Feeds

UK hi-tech industry demands better R&D tax breaks

Hi ho, Hi ho, it's out of Britain we go

  • alert
  • submit to reddit

Choosing a cloud hosting partner with confidence

High-tech innovation in the UK is haemorrhaging offshore and only the Government offering improved tax breaks to support Britain as a research and development base can stem the tide.

This stark warning came from trade association Intellect which warned today in its Pre-Budget report that the nation will no longer be able produce the products and services it needs to compete in the global economy, unless the Government counters the growing threat from offshore competitors.

According to Tom Wills-Sandford, campaigns director, the breaks for undertaking R&D need to increase significantly. For large companies, he said, the effective tax break reward companies get for investing in R&D in the UK is between 3.75 per cent and 5 per cent of the actual cost.

"Government must understand that this figure is drastically below the 'noise level'. The implication of this is a massive drop in influence on R&D decision makers, who are firstly deciding whether to undertake R&D, and secondly where to do it. It is further drowned out by other uncertainties, such as the results of the R&D itself, exchange rates, and what the competition is doing."

Until the effective rate moves closer to the international average of 10 per cent, there will never be sufficient incentive for UK based technology companies to grow their share of global R&D, Wills-Sandford said. "In addition their ability to produce the innovative products and services that they need to compete in the global economy will diminish and the UK economy will suffer as a result."

Intellect also called on the Government to clarify the definition of R&D so that high tech project managers will know that an R&D project will qualify for tax incentives before the work is undertaken. In addition the trade association said it will badger the Treasury to ensure that 'engineering R&D' and 'software R&D' both unequivocally qualify for the Tax Credit. ®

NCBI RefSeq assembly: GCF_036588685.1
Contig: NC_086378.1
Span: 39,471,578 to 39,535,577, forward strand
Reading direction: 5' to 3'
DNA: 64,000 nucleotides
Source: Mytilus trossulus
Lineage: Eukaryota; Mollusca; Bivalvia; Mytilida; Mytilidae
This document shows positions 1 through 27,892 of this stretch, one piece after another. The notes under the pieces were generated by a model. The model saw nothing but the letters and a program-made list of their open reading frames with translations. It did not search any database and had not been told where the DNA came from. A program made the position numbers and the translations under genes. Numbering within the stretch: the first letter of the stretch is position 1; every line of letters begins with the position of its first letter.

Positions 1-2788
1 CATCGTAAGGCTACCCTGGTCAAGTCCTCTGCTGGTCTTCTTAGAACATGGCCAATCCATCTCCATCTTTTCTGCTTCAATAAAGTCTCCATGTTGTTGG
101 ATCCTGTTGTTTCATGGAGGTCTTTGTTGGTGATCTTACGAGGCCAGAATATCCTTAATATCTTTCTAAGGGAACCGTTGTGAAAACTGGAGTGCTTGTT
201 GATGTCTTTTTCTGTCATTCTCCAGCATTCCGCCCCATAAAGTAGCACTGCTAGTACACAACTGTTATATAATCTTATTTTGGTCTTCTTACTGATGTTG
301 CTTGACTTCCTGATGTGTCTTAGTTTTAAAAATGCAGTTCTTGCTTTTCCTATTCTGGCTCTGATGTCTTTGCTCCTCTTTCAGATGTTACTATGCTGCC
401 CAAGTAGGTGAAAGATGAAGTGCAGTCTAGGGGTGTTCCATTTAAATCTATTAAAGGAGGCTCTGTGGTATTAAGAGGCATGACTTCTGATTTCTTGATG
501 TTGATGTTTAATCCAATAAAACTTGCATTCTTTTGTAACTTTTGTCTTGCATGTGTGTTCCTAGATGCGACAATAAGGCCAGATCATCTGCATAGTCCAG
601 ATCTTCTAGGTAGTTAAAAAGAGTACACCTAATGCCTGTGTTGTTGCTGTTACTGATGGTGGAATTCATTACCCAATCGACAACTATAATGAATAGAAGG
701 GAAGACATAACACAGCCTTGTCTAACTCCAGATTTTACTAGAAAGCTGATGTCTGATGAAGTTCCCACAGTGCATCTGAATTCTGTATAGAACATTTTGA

Top 5 reasons to deploy VMware with Tegile

More from The Register

next story
Facebook pays INFINITELY MORE UK corp tax than in 2012
Thanks for the £3k, Zuck. Doh! you're IN CREDIT. Guess not
Facebook, Apple: LADIES! Why not FREEZE your EGGS? It's on the company!
No biological clockwatching when you work in Silicon Valley
Happiness economics is bollocks. Oh, UK.gov just adopted it? Er ...
Opportunity doesn't knock; it costs us instead
Sysadmin with EBOLA? Gartner's issued advice to debug your biz
Start hoarding cleaning supplies, analyst firm says, and assume your team will scatter
YARR! Pirates walk the plank: DMCA magnets sink in Google results
Spaffing copyrighted stuff over the web? No search ranking for you
Don't bother telling people if you lose their data, say Euro bods
You read that right – with the proviso that it's encrypted
Apple SILENCES Bose, YANKS headphones from stores
The, er, Beats go on after noise-cancelling spat
prev story

Whitepapers

Cloud and hybrid-cloud data protection for VMware
Learn how quick and easy it is to configure backups and perform restores for VMware environments.
A strategic approach to identity relationship management
ForgeRock commissioned Forrester to evaluate companies’ IAM practices and requirements when it comes to customer-facing scenarios versus employee-facing ones.
High Performance for All
While HPC is not new, it has traditionally been seen as a specialist area – is it now geared up to meet more mainstream requirements?
Three 1TB solid state scorchers up for grabs
Big SSDs can be expensive but think big and think free because you could be the lucky winner of one of three 1TB Samsung SSD 840 EVO drives that we’re giving away worth over £300 apiece.
Security for virtualized datacentres
Legacy security solutions are inefficient due to the architectural differences between physical and virtual environments.